Could we do without all those computers?

We have had a rule at the cabin that we will not have a television to entertain our family or friends who visit.
Since the cabin was built in 1967, there have only been two occasions where a portable television made an appearance. One was the 1972 Canada Russia Hockey showdown. The other I can’t remember.
We relied on listening to CBC Radio in the morning and had the weather radio tuned to announce any impending weather.
A telephone has been in the cabin for almost four decades.
But during this past week’s holidays, my sister asked the question, “How many computers are at the cabin?” It was an eye opener.
My eldest son piped up to the question; “Do we count smart phones?” And then we began the count.
I have left an old white laptop that I stopped using about a decade ago at the cabin to pick up news. It is slow, but remains reliable in surfing the web.
My sister has brought a small notepad computer that she leaves as well. Her husband follows baseball and will check scores of the American League several times over a weekend.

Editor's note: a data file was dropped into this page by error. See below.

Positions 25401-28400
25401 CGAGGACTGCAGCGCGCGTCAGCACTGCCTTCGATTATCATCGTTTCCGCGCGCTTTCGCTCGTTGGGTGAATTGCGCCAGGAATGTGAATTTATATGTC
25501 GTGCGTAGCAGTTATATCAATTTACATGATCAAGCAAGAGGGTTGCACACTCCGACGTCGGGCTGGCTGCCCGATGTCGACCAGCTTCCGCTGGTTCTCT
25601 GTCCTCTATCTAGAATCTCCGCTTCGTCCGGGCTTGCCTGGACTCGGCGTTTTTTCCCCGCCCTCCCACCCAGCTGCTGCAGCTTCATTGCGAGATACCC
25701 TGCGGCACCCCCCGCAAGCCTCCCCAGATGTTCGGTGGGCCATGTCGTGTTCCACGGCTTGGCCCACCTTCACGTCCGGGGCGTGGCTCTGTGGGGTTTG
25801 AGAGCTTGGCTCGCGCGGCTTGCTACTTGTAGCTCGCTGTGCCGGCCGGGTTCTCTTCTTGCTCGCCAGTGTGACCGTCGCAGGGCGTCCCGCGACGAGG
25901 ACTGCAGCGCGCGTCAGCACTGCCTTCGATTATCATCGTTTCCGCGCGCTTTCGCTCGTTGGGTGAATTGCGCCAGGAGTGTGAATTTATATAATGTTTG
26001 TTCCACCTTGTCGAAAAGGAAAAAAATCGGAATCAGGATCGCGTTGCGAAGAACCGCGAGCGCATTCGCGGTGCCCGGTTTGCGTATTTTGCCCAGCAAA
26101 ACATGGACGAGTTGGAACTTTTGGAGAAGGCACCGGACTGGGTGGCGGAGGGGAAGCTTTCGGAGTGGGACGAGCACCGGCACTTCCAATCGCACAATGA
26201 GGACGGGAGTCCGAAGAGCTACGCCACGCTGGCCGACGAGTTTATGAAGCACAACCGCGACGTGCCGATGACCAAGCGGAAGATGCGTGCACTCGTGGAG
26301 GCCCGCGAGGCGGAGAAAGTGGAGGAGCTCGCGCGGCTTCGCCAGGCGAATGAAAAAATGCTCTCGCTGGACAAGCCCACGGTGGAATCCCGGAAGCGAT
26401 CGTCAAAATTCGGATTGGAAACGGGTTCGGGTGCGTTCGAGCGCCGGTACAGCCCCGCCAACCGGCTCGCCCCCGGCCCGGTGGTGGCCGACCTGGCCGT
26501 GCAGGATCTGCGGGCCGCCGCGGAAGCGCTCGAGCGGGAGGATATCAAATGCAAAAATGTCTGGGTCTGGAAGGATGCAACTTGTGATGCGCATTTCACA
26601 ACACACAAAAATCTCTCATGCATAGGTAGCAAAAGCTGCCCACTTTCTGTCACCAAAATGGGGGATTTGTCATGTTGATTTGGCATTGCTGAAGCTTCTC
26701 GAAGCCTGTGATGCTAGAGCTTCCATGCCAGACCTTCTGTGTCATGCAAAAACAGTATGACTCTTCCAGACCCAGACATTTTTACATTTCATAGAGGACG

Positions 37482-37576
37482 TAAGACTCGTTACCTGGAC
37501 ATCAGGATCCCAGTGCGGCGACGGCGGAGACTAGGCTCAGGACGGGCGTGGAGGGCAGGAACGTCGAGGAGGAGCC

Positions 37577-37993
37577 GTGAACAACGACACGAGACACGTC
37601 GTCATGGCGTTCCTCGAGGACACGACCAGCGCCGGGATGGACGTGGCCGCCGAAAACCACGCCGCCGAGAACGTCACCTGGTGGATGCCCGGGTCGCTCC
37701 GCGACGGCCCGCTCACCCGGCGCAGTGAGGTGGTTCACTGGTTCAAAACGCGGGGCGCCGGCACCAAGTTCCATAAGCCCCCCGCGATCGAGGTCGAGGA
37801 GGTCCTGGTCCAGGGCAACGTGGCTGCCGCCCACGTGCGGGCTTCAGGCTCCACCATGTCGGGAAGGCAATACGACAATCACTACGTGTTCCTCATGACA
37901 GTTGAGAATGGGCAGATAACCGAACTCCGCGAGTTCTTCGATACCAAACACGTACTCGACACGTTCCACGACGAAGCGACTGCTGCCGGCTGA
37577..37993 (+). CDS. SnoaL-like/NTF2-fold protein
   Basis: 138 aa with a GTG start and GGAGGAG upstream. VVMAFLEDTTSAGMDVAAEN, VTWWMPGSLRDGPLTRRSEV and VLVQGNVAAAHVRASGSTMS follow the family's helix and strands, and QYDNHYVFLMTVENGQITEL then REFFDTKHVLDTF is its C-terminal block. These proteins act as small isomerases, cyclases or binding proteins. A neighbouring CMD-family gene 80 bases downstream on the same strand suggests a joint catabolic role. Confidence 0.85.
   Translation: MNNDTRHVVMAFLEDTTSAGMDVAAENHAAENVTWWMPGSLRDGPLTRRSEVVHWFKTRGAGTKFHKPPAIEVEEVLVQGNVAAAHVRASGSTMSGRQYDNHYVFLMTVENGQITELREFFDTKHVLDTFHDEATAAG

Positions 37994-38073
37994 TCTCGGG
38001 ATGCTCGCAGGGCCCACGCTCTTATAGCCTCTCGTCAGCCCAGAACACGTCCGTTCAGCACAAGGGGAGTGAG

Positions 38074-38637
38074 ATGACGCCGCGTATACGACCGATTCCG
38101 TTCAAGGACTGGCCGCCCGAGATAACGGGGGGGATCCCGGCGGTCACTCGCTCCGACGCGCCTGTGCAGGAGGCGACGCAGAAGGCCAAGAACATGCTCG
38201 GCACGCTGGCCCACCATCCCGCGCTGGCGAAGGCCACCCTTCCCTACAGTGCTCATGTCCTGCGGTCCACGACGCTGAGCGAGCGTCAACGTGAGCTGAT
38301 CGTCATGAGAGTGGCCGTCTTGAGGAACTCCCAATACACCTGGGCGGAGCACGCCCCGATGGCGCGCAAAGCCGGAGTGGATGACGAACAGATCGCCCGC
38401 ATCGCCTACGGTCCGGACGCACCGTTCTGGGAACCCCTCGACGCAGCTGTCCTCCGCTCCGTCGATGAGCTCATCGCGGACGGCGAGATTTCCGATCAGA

We had installed wireless at the cabin about four years ago so that we could take an occasional day from work and still be able to remain in contact and work at the cabin with our computers.
All this gets back to how many computers we had at the cabin on Saturday. I had brought my work computer with me, as had my wife. Both sons had their computers with them.
That meant there were already six at the cabin. Three of us had smart phones that in every way are full-fledged computers.
My wife had her iPad with a complete library of books and games. That boosted the number to 10.
I had my e-book reader as did my mother and son. There was a debate: “Are e-book readers computers?”
There were only seven of us at the lake. We seem to be heavily wired in.
My eldest watched the world swimming championships from Shanghai just as it might be on a television.
Adam, my youngest son, connected nightly face to face with his girlfriend in Korea using Skype, and the whole family had the chance to meet Meesun.
On Marnie’s iPad, we became addicted to Whirly Word and it was played for hours.
I must admit that although I didn’t turn the computer on, I was constantly referring to my iPhone for weather updates and the time. The battery died in my watch and it became my timepiece.
I managed to read several books on my Kobo, as did my wife and youngest son on the e-readers.
Could we do without all of those electronics? Probably, but their convenience makes life simpler.

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